Jorja Smith has an umbrella on her head.
It turns out brightly coloured novelty headgear makes soundcheck go that bit quicker for a 20-year-old superstar-in-waiting. Smith is at the Junction in Cambridge, nearing the end of a sold-out UK tour. She wanders outside to talk to Music Week full of happy energy, counting down the last few days before she becomes the 11th winner of the BRITs Critics’ Choice Award.
“I didn’t think I’d get it,” she says, her voice skipping with excitement. “Loads of people said, ‘She’ll never get that because she’s not with a label’. Well, oh look, I got it! Haaa haaa!” She stops just short of sticking her tongue out for emphasis. Putting a straight face on, she continues. “I knew how much of a big deal it was but I didn’t think I’d be considered. I’ve done quite a lot, I’m very proud and it’s an honour. I’m very happy.”
It’s easy to see why: right now, Jorja Smith is about as hot as it’s possible to be as a new artist. Her oboe lessons and shifts at Starbucks are not yet a distant memory, and already she’s worked with Drake, Stormzy and Kali Uchis, recorded a track for Kendrick Lamar’s Black Panther soundtrack, signed a publishing deal with Sony/ATV, toured America with Bruno Mars and amassed over five million monthly listeners on Spotify. Drake was even spotted in Co-Op in her Walsall hometown.
Smith is fast becoming an icon for her audience, too: she excitedly recounts a recent meeting with two fanswho’d travelled from Germany and Sweden to hear her sing. “More people know about me now…” she says, tailing off into bashful laughter. “A load more people, but my friends and family are the same. The main thing is, more people are watching me and listening to my music.” Smith is right: attention has surged since she put smoky R&B debut Blue Lights on SoundCloud in 2016. Manager Zubin Irani found the singer five years ago, and has used graft, mystery and restraint to maintain a close-knit circle around her ever since.
His Twitter bio simply reads: ‘The harder I work, the luckier I get’. Smith’s music comes out through Irani’s FAMM company, and there’s no sign of a record deal on the horizon yet. “I’m pretty clued up [about the industry], but I’m just being myself,” she says. “I never really feel pressure, I’m doing things on my own terms. I can’t really slip up being me.” Her logic is simple, as is her explanation of the impact of her work with Drake. Of her two appearances on the rapper’s More Life mixtape - which received 89.9 million Apple Music streams on release day alone – she says, “some things just happen”.
I never really feel pressure, I’m doing things on my own terms. I can’t really slip up being me
Smith is quick to emphasise the hard work behind the scenes, and has been touring hard and writing, writing, writing. Yet she does acknowledge that, “Things have fallen into place really well, touch wood… Uh oh, this is fake wood! Can you touch some wood if you’re near any? Thanks…”
Superstitions dealt with, we return to the subject of that record deal. “When I was 12, I thought, ‘You can’t make it unless you’re with a label, you have to go to America and sign a deal,” she says. “Living in Walsall, that’s how I thought you became a successful singer. Now you can do it by yourself, if you have a good team and the music is good… I don’t know any different.”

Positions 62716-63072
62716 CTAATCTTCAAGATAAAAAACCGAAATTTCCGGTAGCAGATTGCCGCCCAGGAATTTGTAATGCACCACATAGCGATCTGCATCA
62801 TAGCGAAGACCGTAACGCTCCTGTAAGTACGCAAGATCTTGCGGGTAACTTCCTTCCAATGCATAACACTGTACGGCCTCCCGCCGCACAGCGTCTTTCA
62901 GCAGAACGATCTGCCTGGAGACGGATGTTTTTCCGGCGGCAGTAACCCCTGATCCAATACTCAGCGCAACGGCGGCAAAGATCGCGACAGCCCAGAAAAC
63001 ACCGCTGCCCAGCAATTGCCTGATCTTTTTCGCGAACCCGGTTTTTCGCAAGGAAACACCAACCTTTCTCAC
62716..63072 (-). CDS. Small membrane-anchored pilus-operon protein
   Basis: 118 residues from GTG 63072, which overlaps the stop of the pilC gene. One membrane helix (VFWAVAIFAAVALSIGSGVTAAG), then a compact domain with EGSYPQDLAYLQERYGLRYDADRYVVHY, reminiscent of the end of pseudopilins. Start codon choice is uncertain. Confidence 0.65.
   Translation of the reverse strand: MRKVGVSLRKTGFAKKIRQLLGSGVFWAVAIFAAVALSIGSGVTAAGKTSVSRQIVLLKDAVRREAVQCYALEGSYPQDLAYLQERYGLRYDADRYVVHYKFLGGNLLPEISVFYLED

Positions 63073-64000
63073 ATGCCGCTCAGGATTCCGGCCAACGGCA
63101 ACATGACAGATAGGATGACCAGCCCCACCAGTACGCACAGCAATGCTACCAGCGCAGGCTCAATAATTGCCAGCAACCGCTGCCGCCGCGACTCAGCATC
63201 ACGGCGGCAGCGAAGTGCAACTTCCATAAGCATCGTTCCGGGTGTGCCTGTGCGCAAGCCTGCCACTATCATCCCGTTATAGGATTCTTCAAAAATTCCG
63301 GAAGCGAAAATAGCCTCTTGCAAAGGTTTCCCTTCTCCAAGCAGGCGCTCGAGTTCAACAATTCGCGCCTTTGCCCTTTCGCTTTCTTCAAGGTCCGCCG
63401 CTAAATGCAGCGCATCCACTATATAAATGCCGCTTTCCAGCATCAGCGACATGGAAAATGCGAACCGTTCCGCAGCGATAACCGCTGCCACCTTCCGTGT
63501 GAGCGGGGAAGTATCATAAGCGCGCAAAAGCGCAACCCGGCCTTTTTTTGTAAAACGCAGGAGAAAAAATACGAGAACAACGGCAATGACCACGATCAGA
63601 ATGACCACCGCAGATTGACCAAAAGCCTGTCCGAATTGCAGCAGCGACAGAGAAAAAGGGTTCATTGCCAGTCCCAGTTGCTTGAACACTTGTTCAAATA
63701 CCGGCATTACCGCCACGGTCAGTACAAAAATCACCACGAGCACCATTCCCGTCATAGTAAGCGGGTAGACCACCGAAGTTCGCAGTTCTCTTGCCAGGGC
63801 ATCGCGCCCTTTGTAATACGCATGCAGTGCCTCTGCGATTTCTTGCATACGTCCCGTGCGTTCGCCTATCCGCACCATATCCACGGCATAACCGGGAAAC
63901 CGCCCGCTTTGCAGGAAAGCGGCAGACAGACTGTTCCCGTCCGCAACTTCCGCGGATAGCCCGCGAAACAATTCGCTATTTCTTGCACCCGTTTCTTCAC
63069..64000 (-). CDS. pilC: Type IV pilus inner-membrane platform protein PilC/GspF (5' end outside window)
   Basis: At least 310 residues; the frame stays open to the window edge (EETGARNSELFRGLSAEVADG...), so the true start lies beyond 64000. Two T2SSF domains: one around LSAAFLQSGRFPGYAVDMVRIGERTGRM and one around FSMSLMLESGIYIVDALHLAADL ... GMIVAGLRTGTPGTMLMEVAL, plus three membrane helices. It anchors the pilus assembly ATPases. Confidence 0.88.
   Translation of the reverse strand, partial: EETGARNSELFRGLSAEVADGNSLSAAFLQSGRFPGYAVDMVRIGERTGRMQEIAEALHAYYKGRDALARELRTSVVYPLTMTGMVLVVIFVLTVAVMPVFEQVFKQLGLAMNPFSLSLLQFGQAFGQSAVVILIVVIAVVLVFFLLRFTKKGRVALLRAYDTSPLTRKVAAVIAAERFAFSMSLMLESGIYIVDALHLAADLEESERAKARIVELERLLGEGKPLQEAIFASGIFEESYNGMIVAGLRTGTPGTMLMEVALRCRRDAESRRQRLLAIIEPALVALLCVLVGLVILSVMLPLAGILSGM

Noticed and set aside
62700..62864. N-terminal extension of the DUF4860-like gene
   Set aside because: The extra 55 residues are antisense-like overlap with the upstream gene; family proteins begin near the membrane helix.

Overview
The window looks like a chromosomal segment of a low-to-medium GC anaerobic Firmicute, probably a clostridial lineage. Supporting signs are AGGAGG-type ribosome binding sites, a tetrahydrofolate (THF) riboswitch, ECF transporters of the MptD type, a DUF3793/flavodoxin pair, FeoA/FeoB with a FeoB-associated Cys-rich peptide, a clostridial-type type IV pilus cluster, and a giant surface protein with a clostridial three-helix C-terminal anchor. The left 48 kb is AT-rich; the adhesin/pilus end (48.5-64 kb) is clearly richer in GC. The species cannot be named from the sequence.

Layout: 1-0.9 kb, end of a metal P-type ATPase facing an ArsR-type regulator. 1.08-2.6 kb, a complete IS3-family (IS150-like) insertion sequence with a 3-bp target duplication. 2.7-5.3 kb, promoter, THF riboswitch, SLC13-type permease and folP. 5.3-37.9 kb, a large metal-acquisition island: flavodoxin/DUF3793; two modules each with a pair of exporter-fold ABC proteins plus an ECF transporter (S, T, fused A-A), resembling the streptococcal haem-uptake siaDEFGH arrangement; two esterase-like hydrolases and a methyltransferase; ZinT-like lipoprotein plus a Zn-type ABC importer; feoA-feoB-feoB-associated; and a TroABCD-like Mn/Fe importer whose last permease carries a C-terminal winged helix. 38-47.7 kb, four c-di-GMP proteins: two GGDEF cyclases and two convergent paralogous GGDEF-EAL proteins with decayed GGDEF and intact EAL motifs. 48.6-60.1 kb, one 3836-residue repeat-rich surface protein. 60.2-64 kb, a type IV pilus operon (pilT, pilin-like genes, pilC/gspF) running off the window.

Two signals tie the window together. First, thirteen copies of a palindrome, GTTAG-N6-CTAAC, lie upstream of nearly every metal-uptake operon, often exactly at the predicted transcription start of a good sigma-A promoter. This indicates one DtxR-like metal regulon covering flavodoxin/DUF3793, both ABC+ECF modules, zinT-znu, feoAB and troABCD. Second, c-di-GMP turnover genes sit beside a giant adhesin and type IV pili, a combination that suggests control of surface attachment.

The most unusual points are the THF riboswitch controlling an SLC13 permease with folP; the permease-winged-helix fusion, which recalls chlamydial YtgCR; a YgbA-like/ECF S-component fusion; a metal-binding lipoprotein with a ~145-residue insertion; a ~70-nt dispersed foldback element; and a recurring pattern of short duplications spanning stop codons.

Guy Moot, Sony/ATV’s UK MD and president, worldwide creative, managed to strike a deal with Smith around the end of 2016, and tells Music Week: “Jorja is not only a quality artist, she’s also capable of being a global star.” The publisher recounts how he “went the extra distance” to sign her. “We wrote love letters, poems, all sorts. It was really important, not just, ‘Why we want to work with you’, but some musicality, how we identified with her music.”
Moot says Sony/ATV made a “very flexible deal”, adding, “As publishers, we want to be seen working with artists in the development stages until they decide one day they need to get a record deal. We want to be involved in that process early and with Jorja it was very happy.” He talks admiringly of the “great plan” Smith’s team is executing, too. “It’s done in such a respectful and cultural way, not just, ‘Let’s blow it up, let’s have some hits’. It really is the building blocks of what a modern artist should be doing to grow.”
Once Smith has wowed the BRITs, focus will shift to her debut album, which she notes will drop in June. “There’s no title yet, but I love it, man,” she says. “It’s my first big body of work, like my EP [Project 11], but bigger, with songs about things I’ve been through, not just about love or injustice, held together by my voice.” Smith isn’t setting any targets for the record. “I’m not sure if people will expect anything,” she reasons. “Hopefully people will be waiting to hear it, but I don’t think I want to say it’s going to sell loads, because if it doesn’t that’s so disappointing. For me, not anyone else.”
Moot stresses that the record won’t contain “three-minute pop songs, dumbed down”, saying it comes from “a place of emotion rather than formulaic songwriting”.
Unsurprisingly, Smith’s supporting cast is intimate, and Moot names only previous partners Maverick Sabre and Charlie J Perry as collaborators. “She creates better in a small group of people she knows,” he says. Speculation around the record will intensify until release day, and Smith knows it - she’s acclimatising to celebrity fast.
But right now, there’s a show to play, and she heads back into the venue, leaving her parting shot hanging in the air behind her. “I want the whole world to listen to me, so I’ll have to deal with it…”